Page 103 - Jewish Book Annual Volume 36

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MEYERS / RECENT LITERATURE ON ARCHAEOLOGY
J. Wilkinson’s
Jerusalem Pilgrims before the Crusades,
1977, is
the most significant work in Christian archaeology and his gaz-
eteer of Roman-Byzantine sites is an invaluable supplement to
Avi-Yonah.
T he information on the earlier biblical and pre-biblical
periods is not as rich in the recent popular literature. We have
mentioned above Negev’s work which covers all periods and
several encyclopedias. The older classics should still be con-
suited, and I would include among these G. E. W right’s
Biblical
Archaeology,
W. F. Albright’s
The Archaeology of Palestine,
soon to be reissued by Penguin books in fully revised form by
W. G. Dever, and K. Kenyon’s
Archaeology in the Holy Land.
Each of these books attempts to relate the material remains of
Eretz Israel to the Bible and espouses a sort of synthetic view.
While the welter of new materials has made such a task more
difficult than these older books may lead one to believe, none-
theless, several popular works have attempted to follow this
approach each in its own way, and no comparisons are intended.
H. T . Frank’s attractive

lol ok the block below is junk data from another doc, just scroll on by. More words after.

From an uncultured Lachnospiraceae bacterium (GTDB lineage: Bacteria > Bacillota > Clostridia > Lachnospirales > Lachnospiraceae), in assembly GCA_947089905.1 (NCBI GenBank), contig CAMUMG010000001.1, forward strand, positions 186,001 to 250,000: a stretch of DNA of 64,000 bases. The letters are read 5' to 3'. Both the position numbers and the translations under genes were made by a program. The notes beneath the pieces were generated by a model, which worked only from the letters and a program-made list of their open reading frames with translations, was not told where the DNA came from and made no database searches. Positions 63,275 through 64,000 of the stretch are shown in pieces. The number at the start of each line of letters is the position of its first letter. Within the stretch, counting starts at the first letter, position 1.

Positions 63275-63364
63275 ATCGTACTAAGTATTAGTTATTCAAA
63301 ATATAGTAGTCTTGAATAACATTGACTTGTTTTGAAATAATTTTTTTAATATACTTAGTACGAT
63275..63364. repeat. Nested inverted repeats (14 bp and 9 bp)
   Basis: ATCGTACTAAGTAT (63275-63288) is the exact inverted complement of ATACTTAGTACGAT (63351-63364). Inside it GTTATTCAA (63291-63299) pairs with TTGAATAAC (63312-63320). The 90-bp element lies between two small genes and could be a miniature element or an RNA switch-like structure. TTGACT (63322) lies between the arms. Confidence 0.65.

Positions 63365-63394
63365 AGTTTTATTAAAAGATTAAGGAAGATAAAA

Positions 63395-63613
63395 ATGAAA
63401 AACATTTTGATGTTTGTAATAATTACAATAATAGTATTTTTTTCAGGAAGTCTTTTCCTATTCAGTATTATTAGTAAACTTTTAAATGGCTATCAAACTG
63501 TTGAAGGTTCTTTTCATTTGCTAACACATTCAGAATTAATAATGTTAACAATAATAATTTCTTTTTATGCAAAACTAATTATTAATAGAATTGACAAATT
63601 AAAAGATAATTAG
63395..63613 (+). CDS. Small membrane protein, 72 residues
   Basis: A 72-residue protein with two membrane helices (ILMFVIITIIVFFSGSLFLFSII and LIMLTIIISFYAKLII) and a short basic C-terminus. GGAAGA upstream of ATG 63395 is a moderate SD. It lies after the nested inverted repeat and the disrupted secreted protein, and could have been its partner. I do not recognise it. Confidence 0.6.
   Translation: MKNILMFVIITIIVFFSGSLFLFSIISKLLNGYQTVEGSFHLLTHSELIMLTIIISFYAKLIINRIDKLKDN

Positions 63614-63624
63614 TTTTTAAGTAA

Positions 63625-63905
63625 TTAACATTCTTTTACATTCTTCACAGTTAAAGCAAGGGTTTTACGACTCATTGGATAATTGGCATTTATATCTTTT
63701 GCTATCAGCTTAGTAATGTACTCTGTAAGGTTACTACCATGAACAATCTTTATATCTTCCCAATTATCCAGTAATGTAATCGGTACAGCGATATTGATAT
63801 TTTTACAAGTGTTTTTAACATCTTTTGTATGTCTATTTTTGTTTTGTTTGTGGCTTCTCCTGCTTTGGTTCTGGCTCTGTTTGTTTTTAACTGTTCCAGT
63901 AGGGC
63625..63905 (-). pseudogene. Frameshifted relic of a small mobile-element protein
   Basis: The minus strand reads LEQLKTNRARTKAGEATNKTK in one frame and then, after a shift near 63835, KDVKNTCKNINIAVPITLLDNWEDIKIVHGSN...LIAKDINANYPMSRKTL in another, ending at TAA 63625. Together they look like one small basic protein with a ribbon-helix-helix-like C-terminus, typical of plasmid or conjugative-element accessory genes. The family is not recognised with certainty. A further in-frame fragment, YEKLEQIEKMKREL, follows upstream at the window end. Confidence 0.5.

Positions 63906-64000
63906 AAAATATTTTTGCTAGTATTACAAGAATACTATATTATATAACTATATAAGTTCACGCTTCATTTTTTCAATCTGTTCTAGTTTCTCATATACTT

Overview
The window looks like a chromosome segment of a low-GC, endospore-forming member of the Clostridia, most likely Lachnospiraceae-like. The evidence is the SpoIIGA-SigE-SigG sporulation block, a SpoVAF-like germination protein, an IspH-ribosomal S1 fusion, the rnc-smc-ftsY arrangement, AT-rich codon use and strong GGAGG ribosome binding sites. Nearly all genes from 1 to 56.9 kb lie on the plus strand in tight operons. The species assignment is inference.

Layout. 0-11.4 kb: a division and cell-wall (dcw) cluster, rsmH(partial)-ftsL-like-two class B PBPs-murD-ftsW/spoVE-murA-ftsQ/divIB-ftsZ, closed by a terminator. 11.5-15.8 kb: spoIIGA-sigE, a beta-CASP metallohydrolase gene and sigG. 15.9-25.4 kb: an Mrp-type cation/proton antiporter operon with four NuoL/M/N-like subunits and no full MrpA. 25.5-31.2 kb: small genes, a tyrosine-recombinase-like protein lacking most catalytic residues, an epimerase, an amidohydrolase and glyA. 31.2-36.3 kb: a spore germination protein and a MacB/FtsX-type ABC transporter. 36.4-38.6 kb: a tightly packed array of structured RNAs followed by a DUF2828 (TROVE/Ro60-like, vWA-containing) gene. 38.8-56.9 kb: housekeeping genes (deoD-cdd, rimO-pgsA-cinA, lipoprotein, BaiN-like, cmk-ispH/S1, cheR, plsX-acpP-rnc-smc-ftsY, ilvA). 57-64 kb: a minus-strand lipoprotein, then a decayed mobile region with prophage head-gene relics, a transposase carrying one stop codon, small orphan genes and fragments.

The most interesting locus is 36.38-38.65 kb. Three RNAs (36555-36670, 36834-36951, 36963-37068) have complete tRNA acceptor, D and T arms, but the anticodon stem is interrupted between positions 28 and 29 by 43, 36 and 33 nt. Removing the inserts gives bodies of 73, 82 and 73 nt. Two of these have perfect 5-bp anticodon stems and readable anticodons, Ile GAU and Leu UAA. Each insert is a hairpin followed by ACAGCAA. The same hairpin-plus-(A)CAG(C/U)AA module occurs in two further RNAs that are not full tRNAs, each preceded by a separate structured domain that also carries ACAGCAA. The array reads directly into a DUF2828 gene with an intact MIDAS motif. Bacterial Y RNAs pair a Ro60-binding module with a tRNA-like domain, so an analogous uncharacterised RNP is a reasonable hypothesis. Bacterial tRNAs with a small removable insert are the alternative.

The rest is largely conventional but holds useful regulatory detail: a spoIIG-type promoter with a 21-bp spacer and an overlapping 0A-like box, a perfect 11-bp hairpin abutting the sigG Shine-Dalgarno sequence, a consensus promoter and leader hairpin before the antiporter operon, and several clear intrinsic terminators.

Discovering the Biblical World,
1975,
attempts such a synthesis, bu t it should be used very cautiously.
P. W. Lapp’s
Biblical Archaeology and History,
1969, at-
tempts to go beyond this approach and to explore the dynamics
involved in rendering judgements about the relation between
history and archaeology. State of the field articles may be found
in the Nelson Glueck Festschrift edited by J. A. Sanders, in
1970,
Near Eastern Archaeology in the Twentieth Century.
I t
serves as a companion to the older but still definitive Albright
Festschrift,
The Bible in the Ancient Near East,
1961.
The popular literature on the Bible and archaeology is
enormous and much of it unreliable. The reader is urged to
use utmost caution in consulting any literature in this field. The
serious student will soon become aware of a tendency in ar-
chaeological circles to avoid historical syntheses, and of an
opposite tendency in biblical circles often to use archaeological
data to support their own hypotheses. Two recent works by
J. Maxwell Miller attempt to explore the dynamics of this
situation and provide a useful introduction to these issues. They
are:
The Old Testament and the Historian,
1976, and with
John H. Hayes, eds.,
Israelite and Judean History,
1977.
For easy access to many of the sub-specialites in archaeology,